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Lethbridge Herald Newspaper Archives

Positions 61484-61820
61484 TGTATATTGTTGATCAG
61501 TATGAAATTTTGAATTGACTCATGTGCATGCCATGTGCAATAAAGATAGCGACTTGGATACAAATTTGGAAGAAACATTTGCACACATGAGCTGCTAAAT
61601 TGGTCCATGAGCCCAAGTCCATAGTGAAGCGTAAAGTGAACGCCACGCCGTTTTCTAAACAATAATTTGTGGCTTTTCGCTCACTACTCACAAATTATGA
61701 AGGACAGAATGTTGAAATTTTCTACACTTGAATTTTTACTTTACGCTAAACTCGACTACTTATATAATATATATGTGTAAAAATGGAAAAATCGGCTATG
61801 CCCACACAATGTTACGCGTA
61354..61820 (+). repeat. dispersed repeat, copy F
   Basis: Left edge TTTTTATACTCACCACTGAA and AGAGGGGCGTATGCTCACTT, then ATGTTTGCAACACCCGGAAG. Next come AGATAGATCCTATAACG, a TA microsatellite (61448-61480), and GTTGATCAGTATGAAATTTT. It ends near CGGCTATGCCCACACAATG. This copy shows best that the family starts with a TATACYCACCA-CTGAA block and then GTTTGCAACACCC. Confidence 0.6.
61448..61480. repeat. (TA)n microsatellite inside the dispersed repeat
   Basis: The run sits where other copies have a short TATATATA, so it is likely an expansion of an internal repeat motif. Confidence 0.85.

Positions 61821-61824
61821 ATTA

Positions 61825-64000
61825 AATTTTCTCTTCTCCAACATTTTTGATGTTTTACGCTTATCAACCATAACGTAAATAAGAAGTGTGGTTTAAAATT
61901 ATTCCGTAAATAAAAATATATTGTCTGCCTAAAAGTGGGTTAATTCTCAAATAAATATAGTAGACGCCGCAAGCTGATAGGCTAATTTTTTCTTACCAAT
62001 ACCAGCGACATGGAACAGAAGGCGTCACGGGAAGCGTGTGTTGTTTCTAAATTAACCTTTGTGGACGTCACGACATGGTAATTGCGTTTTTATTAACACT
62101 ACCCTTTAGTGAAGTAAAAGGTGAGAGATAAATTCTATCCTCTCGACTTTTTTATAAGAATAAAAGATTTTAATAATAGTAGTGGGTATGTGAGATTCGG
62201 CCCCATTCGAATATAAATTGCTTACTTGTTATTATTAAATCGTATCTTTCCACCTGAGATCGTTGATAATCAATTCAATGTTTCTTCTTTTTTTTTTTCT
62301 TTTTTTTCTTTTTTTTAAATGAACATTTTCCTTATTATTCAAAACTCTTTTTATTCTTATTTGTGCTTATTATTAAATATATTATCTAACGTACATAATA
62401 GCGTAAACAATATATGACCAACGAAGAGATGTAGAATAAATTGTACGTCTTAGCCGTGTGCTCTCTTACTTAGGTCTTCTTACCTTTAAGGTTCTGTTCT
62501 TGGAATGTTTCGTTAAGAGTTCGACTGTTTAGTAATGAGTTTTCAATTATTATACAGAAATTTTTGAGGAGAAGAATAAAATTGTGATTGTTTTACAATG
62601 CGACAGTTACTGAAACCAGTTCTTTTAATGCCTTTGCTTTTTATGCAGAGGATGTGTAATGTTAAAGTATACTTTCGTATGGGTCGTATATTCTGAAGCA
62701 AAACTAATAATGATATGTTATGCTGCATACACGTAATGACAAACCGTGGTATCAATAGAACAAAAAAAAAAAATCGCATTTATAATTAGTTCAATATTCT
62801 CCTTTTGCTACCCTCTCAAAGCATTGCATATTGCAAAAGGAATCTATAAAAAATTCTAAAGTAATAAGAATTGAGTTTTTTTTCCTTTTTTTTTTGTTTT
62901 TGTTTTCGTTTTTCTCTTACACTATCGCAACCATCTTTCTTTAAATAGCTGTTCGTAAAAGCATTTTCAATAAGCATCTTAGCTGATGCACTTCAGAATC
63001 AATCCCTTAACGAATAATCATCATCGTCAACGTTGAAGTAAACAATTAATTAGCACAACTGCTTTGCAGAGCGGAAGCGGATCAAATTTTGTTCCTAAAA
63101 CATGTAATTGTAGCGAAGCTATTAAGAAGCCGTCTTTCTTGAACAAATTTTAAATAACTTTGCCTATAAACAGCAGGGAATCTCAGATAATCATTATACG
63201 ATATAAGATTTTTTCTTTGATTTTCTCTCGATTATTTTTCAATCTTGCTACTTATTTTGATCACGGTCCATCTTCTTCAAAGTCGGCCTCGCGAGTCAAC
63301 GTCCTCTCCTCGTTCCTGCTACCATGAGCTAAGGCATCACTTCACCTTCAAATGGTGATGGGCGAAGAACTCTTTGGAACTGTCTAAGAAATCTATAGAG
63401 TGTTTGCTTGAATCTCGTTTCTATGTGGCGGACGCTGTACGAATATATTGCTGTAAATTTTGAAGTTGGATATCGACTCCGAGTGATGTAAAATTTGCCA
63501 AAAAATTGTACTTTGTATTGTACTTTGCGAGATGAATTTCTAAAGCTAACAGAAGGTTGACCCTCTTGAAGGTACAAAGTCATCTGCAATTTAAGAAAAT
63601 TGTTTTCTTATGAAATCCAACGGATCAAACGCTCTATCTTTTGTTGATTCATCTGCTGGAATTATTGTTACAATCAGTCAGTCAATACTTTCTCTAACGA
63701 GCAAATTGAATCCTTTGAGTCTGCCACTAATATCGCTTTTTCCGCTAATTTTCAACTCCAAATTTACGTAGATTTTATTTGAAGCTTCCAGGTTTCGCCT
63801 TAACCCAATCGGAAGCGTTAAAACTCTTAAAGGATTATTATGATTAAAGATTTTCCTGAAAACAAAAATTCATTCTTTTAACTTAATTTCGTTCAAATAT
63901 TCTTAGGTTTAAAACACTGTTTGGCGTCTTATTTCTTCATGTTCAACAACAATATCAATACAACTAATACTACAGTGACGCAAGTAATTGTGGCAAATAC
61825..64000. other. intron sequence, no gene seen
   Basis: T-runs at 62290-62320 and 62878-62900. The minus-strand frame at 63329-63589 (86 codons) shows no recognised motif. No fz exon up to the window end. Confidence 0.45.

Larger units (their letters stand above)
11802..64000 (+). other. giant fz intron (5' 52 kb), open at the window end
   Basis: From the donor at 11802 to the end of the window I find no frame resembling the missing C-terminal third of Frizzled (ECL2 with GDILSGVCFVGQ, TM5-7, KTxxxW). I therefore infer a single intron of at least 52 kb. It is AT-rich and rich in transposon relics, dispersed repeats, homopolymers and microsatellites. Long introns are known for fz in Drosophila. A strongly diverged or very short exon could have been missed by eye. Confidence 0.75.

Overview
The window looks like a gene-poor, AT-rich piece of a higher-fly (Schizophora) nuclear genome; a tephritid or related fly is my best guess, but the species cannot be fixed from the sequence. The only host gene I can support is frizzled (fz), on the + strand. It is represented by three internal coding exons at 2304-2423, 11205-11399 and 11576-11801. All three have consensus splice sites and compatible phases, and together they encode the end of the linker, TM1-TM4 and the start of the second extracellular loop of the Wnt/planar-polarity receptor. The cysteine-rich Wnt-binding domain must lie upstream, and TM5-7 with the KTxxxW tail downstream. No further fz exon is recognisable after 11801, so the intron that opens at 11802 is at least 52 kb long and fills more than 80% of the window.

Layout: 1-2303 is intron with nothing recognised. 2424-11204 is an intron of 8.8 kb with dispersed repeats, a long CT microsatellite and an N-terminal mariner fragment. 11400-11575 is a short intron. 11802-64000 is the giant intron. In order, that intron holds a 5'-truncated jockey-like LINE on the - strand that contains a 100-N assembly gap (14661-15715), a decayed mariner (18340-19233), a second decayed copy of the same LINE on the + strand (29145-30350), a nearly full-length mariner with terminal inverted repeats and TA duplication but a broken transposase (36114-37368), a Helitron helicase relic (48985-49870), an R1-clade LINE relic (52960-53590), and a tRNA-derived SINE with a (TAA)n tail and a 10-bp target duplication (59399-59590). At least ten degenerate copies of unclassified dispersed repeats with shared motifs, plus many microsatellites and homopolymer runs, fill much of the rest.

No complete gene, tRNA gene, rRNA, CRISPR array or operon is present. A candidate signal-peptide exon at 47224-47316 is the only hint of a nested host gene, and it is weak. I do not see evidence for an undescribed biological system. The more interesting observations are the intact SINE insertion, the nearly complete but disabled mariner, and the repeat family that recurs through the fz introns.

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Lethbridge Herald (Newspaper) - July 19, 1917, Lethbridge, Alberta MOB POUR THE LFTIIBRIDGE DAILY HERALD THURSDAY, JULY 19, 1917 fcetbbritge I>eratt> Xetbfci^sc, Hlbcrta 9 A I LY AND WEEKLY Subscription Rates Dally, delivered, per weoit I)aily, delivered per year ......J500 Daily, by mall, per yenr.........M.00 .Weokly, bv mail, per ypar......$1.50 SVeekly, by iv.ail, per yenr to U.S..$2.00 10 TELEPHONES Business Office ............... 1252 Editorial Offico ............... 1224 W. A. Buchanan President nml Managing Director John Torrance -  Business Malinger Dates of expiry or suuscriptions appear dully on address label. Acceptance of papers after expiration date is our authority to continue, tho subscription. Your King and Country Need You Right Now! THE PROGRESS OF THE WAR Fighting lias increased in Intensity along the French front within the past few day.-', and victories have been recorded by both sides. The Germans have gained ground along the Soissons front while tho French In heavy attacks havo mad" ndvauces on Hi" Meuse. The B tish, attacking near Monchy, havo ga.ned further ground *nd have taken prisoners. The Russians continue their offensive and in connection with this it is Interesting to note that the Rumanians are beginning to bestir themselves, and that activity ia once more reported along this front. Speculation is now rife as to what the Germans will do to hold their fronts when n combined offensive on Russian, Rumanian. Macedonian and western fronts is commenced. tho war, mid by which all agricultural, industrial, transportation and natlotnl resources of Canada will be organized so as to Insure tho greatest possible assistance to the empire and the war! and to reduce the cost of living to tho Canadian people." Surely the proposal called for by Mr. Graham's nmendment deserved more consideration than it received from (he government. It was waived aside with a brush of tlte hand Granted that men are the first re-i|uis!te today, surely money to pay the expenses of tho war come next. England accompanied conscription of men with a nionsure of conscription of wealth and with control of living prices, which made conscription of men palatable. The Borden government seems to be afraid to do this. It seems to be in deadly fear of the monied interests, who probably have more at stake in this war than anyone else. If an election will result in the formation of a government that Is not afraid to take drastic measures for the mobilization of ALL our resources, then it Is well that there should bo an election. Let us hope tlut such will le tho result of the impending appeal *o the people. PICKED UP IN per cent, given tho manufacturers tinder- the guise of raising money to pay tie cost of the war. There are few men in Canada who were rich before the war who are not richer today because of the war which enabled them to increase their profits. Why this should be allowed is what the jnass of the people want to know. ;Why there should be conscription of men without a simultaneous effort to reach those who are waxing fat off the war is what people would like to know. We are In favor of conscription of men because more men are needed to reinforce our armies at the front, but if the conscripted men serve by bearing arms why should not the manufacturers, millers, cold storage kings and others serve by contributing largely of their wealth? The government does not seem to sense the popular demand in this direction. We are put off with promises that more stringent taxation will bo' Inflicted. But nothing is done. There j hasn't been a single thing done yet to make the cost of living any cheap-1 er or to control tho profits of those whose wealth puts them in a position to dictate prices. When an opportunity is given for the government to declare itself on a policy of mobilization of our industries and wealth for the winning of the war, as was the caae on tho Graham amendment, it I t Shows its hand and the amendment * U defeated. Mr. Graham's amendment moved Chat "the consideration of the term fit aaid resolution should be deterred atll the government bring before par-ament measures providing that those eat able to pay will be asked to con rikute their full share to the cost of which history will look back as one of the turning points of civilization, and that underlying the aims of the contending nations is the cause of liberty, they will realize that the supreme opportunity has arrived. They will see that the tide is at the flood, and that if Canada holds back now the nation is not fitted for the greatness which, by the valor of her heroic dead, should be her's. "If Canadians can only be brought to appreciate the opportunity offered to rise to the height of their duty there should be no difficulty in persuading tho nation to accept whatever legislation may be necessary to bring in conscription. "The injustice of voluntary enlistment, where the objects of the war are national and are for national benefit, is surely plain. If only each individual citizen could bo convinced of the magnitude of the events now tak-I ing place tho nation would not hesi-j tate." For the first time in Canada's history the whole nation is compelled, by the facts of the war, to face the fundamental issue of the nation's life or deaiii. The question is immeasurably greater than waB raised by the South African war, or by any other question in Canada's history. This is no party issue. It is no class struggle. For Canada as a nation it is life or it is death. For civilization itself, for human freedom, for everything worth while in life as Canadians know it, the alternative is: "Win the war, and live! Lose the war, and perish!" When that issue was made plain as the meaning of tho war, and as its moaning for Canada, the Globe, like many thousands of the Globe's readers saw the war as Canadians at tho front see it today. It is not a question for some Canadians. It la THE question for ALL Canadians. . Every Canadian is drafted for the fullest servico he can render best. If that service is Military: let the fittest men of military ago bo drafted, and bo drafted now. If that servico is Industrial: lot the captuinB of Industry organize tho whole industrial service, and put our workers in Canada, our women and our men, whore their nervlce will count for most at tho front of battle. And lot there bo no favoritism and no partlsan-hhlp. Jf that servico iB Financial: let our whole money power be conscripted, or. if the word is simpler, taxed, as industry is taxed, .is lives are taxed. And let the man or the corporation that makes millions out of war conditions be taxed back to honest poverty. Let every citizen in Canada bo given the chance to see the war as Canadians see it at the front. In the present crisis, tho spot where we now serve is for us the front. The service we now render,-where we stand, for us is war service: That is what Canadian democracy means, alike in France and in Canada. War bread, made with a percent-I age of stale broad and toast trlm-> mings, has found its way into New I York hotels, and has proved so successful that it will be included in the suggestions to Food Director Hoover on behalf of the Hotel association of New York city. An agreement for a settlement of the judgment of S2."2,OO0 and costs in the case of D. E. Loewe & Co., at : Danbury, Conn., against tho members ! of the United Hatters of North America was announced after a ihort conference between the lawyers, and union officers representing the litigants. William J. Burns, of New York, the detective, convicted of a misdemeanor for having copied certain letters when Jos. R. I'otorson, Raymond, Alberta, silver medal for timothy. Among tho British Columbia exhibitors medals and diplomas wero awarded to Stirling and Pltcalrn of Kolownn, and Mrs. Jack McGrogor, of I'oachland. Ench of the exhibitors received diplomas with their medals. Although the distribution of mcdnls, for un- Traction Engine REPAIRS We are well equipped to handle all kinds of repair work on either ateacn or gas tractor*. Only high class work leavea our shop, and we will quote you pricea that are right. NIVEN BROS. 215 First Ave. 8. Phone 1732 c�Bs�j�HMB�nsVBMNMi avoidable causes, la somewhat delayed, it comes at this time when tho eyes of the world are turned upon tho food producing countrlon as a vivid reminder of Went em Canada's capabilities In that direction. HAIL INSURE NOW You cannot afford to gamble. We have always received fair settlements promptly from ths company we are representing. Alberta Securities Balmoral Block Lethbrldge S. ALBERTA FARMERS SECURITY x SAFETY SERVICE FarmersFire& Hail Insurance Co Is what you have been waiting for. It Is what wc have all been waiting for.-A company owned and controlled by the farmers of Alberta. Organized to give us the service we are entitled to and to keep our money at home. Secure your hall protection early by obtaining a policy In The Farmers Fire & Hail Insurance Co. HEAD OFFICE, ALBERTA BLOCK, LETHBRIDGE "Do Business in Your Own Crowd." SECURITY s SAFETY :: SERVICE Within the last few days a number of fanners in Western Canada have received medals and diplomas for their agricultural produce exhibited at San Francisco Fair in 1915. Tho exhibits wero made under the auspices of the Canadian Pacific Railway, which itself had its own building and large display on the grounds, for which it was awarded a gold medal. The successful farmers and the medals awarded arc as follow:;: A. L. Fryberger, Gem. Alberta, goal medal for speltz. P. C. Hansen, Pincher Creek, Al-borta, gold medal for wheat. Arthur Perry , Cardston, Alberta, gold medals for wheat, oats and barley, and silver medal for grasses. N. Tnitinger, Clarosholm, Alberta, gold medals for barley and wheat. J. T. Worthlngton, Olds, Alberta, gold medal for wheat and silver medal for flax. A. E. Barnes, Nemfskam, Alberta, silver medal for oats. S. G. Hagen, Winterburn, Alberta, HAIL INSURANCE In selecting a Company to place your Hall Insurance with, there ore two important things to consider. First, the financial responsibility of the Company; second, their reputation for prompt and satisfactory adjustments. Such an investigation will show the BRITISH CROWN as a leader. Don't take a chance. Let us place it in ':he British Crown. R. V. Gibbons & Co. PHONE 1191 BALMORAL BLOCK ANANAS Will make it easy for you to comply with the request of the Government for the people of Canada to observe one meatless day a week. Bananas contain the same food properties as meat, and are far, far cheaper. They are a Food, not a luxury. Instead of meat or fish, why not try AUCTION SALE OF CATTLE AND HORSES At the Lethbridge Sale and Feed Barn, July 21st, of Wagons and Buggies and Harness, Double and Single. ONE O'CLOCK SHARP HORSES-1 matched grey team; 1 mare and 1 gelding, 5 yrs old; 1 bay gelding, 6 yrs old; ; 1bny mare; 6 yrs. old; 1 matched team of bay geld;ngs, 7 and 8 years old; 10 mares and geldings from 6 to 8 years old; 1 grey gelding, broke single and double; ;1 bay gelding, rising 4 years old; 1 roan saddle horse, broke single or double. CATTLE-2 cows with calves at foot, 3 months old; 3 cowa due to be fresh shortly; 1 heifer, rising 3 years old; 5 steer* rising 3 years old;; 3 steers, rising 2 years old; 2 heifers, rising 2 years old. IMPLEMENTS 1 heavy team dray, 7 ton, nearly new; 1 delivery wagon, nearly new, single; 1 team delivery wagon, nearly new; 1 single delivery dray; 4 sets of double team harness; 3 single buggies; 2 sets of double team harness; 2 sets single harness; driving harness. This stock must be sold as the proprietor has sold his farm. TERMS CASH 8MITH, Auctioneer Bananas and Rice FRUIT DISPATCH COMPANY 4 very ripe Bananas 1 Teaspoon Salt, 1 Cup of Rice 1 Teaspoon Butter. Half Cup Brown Sugar Wash, boil and blanch the rice as usual. Brush agate platter or large pie tin with butter. Pile the rice in mound shape; dust with salt. Skin and scrape and split the Bananas; spread over the rice; cover with brown sugar and put In hot oven; bake 25 minu-.es, or until the Bananas arc done a light brown. Serve on dish in which it Is baked. Qarnish with red .jelly. This amount makes six helpings. ORDER FROM YOUR DEALER GEO. KERR & CO. McKILLOP 4 CO. THE GOOD CO, HUDSON BAY CO. L. C. TEEPLE. E. L. JARVIS. A. E. KINNEAR C. S. RICHMOND E. J. TICKNER R. B. DONAt7O30N J. ROUNDTREE J. & A. JOHNSTON 81JPINA MERCANTILE CO. A. M. RITCHIE R. B. MORDEN LEE WONG BING WO QUONG SAM E. FIA SIMON SWEDISH M. VA8ELENAK JOE PISCO PALACE CONFECTIONERY OLYMPIA CONFECTIONERY LETHBRIDGE KANDY KITCHEN KING GEORGE VICTORIA MAPLE LEAF BEATON'S T. E. KEITH'S CLUB CAFE COMMERCIAL cAFE ALBERTA BUFFET CHARLIE LOO B. C. CAFE CECIL CAFE JNO. ROKOVEI HENDERSON LAKE PAVILION Lethbridge Mercantile Co., Ltd., Jobber8 AT THE LETHBRIDGE STOCK YARDS On Saturday, July 21st AT ONE O'CLOCK 400 CATTLE COMPRISING 150 2-year old heifers, due to calve soon. 75 2-year old steers. 75 3-year old steers. 50 Cows with calves at foot. 25 yearling steers. 25 Yearling heifers. 3 White face bulls. This stock is well bred Durham and White Face and It In good shape nnd must be sold. Don't miss this sale if you can use any of tho above cattln. TERMS CA8H G. P. DEARDORFF, L. J. NICHOLSON, Auctioneers. RED LINE CAR OR TAXI TO 3>LE__REMEMBER THE DATE. ;